Born to be Wild IMAX 3D may not be a genre movie, but its stars are two superheroes, Dr Dame Daphne M Sheldrick and Dr Birute Mary Galdikas.
Dame Daphne has cared for infant elephants since the mid-eighties. Since then, The David Sheldrick Wildlife Trust (named after her late husband) has hand-reared over 130 orphaned elephants.
Dr Birute is one of the three most prominent researchers on primates (along with Jane Goodall and the late Dian Fossey). Since 1971 she has conducted wild orangutan research, and for 40 years has rehabilitated orphaned orangutans.
Their stories are told in this movie, which spotlights the remarkable bond between humans and animals. I spoke with both women at the press day for the film.
Dr Dame Daphne M Sheldrick
Where does your love of elephants come from?
Well, I was born in Kenya so I have a love of all animals, not just elephants, it just happens that elephants have been the greatest challenge. But I’ve actually raised most species in Africa. But the elephants are like humans in they are not grown until they are twenty, so it’s a long haul.
What was your first reaction when you heard they wanted to film at your compound?
When I heard about the size of the camera I wasn’t sure how it could happen, because nothing can be staged when you’re dealing with the elephants. We don’t train them to do anything, we just care for them until they’re grown and then we return them back to where they rightly belong, which is amongst the wild herds.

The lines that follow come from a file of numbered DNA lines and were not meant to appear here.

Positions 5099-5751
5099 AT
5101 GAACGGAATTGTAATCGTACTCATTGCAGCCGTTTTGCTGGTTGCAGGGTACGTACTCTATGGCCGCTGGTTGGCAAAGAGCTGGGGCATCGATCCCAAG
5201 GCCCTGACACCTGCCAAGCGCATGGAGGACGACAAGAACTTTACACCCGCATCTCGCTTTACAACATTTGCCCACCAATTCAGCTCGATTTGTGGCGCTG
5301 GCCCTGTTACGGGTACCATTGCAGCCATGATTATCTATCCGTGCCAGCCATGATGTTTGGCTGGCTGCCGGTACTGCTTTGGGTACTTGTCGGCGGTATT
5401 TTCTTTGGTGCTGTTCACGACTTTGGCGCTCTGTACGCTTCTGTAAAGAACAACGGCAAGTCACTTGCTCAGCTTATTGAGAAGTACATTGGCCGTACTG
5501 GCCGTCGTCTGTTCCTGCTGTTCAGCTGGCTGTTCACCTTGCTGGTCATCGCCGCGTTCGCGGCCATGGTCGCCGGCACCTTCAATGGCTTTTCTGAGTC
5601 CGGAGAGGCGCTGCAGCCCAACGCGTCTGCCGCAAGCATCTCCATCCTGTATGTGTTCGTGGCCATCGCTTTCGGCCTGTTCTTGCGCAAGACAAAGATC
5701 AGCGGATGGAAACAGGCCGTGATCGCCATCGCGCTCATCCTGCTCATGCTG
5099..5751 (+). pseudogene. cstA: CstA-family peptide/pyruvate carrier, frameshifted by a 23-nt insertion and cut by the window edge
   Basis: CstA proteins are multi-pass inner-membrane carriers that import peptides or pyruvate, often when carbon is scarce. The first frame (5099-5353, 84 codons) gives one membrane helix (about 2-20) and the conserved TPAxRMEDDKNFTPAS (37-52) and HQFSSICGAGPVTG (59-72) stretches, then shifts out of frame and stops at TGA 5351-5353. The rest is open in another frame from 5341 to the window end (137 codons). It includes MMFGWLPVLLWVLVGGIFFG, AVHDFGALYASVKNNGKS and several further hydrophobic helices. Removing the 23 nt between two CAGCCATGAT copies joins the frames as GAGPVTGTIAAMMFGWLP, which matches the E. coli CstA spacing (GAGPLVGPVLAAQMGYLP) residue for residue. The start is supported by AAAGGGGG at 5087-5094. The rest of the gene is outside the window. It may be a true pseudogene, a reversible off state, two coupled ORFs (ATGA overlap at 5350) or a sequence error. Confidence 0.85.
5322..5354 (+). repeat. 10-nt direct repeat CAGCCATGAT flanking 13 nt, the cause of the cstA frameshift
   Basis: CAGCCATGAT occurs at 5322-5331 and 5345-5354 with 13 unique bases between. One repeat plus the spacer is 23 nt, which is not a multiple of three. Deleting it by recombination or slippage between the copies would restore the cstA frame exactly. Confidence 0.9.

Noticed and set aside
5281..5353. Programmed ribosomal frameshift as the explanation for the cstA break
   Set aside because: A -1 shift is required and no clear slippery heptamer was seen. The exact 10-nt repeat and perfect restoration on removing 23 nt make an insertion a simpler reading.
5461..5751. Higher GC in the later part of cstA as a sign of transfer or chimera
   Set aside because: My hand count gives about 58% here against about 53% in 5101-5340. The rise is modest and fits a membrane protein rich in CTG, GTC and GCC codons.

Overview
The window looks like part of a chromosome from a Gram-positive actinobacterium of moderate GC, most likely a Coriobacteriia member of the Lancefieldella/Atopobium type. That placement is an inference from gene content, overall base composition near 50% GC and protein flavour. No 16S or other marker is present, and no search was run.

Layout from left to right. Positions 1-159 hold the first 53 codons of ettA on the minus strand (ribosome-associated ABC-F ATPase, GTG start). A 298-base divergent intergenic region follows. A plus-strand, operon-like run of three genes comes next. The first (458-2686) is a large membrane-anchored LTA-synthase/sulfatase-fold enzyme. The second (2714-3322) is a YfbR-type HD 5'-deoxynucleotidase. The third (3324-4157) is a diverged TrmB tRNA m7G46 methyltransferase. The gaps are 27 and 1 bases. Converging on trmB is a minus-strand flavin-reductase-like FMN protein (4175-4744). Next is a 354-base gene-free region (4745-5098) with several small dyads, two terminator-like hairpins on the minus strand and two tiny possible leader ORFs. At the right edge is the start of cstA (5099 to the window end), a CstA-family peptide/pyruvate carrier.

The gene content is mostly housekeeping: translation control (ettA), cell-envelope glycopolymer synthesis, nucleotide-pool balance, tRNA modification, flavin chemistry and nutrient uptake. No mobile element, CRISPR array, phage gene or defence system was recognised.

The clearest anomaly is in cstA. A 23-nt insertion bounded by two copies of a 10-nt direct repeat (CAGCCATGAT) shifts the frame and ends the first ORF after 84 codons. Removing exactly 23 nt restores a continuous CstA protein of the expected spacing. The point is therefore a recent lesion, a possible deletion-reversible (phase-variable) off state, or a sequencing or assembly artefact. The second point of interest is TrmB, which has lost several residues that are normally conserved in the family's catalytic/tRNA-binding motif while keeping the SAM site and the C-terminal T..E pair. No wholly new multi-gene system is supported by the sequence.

Elephants are so big and strong, have you ever had a problem with misbehavior?
Our keepers never even carry a twig, the elephants are never chastised or beaten in any way, the keepers’ control them with a wagging of a finger and the tone of their voice, and because the elephants love their human family they respond to that.
You once said these elephants helped you turn a page in your life, how so?
Elephants are very human animals in terms of emotion. They have lifelong friendships, they are very family oriented, just like us. When you lose a close family member as a human you go through tremendous trauma. The elephants do as well.
They know how to turn the page and get on with life, they can put that behind them, they’ve got others to think about, others need their help and they get on with living. So that teaches us to do the same.
One of the most beautiful scenes in the movie is when you take the baby elephants to the ‘halfway house’ and they are greeted by all the other elephants.
Our orphans once they are living wild, having been raised through our nursery themselves, have a great empathy for the others that follow in their wake. And when a new batch of elephants are sent to the re-introduction stations in Tsavo [National Park], which we have two, the elephants that used to be orphans in their time always come back to greet them.
How they know that they’re there, I don’t know. That’s one of the great mysteries, but elephants have amazing intuition that defies human explanation. We keep them in the nursery just until they’re stable, for about the first two years, then they go down to Tsavo and the other orphans who are now living wild come to greet them, welcome them.
They’re always welcomed into the wild herds. It’s very important how an orphan is treated during its growing years so that it grows up psychologically stable, because the wild elephants will not want to take on a problem.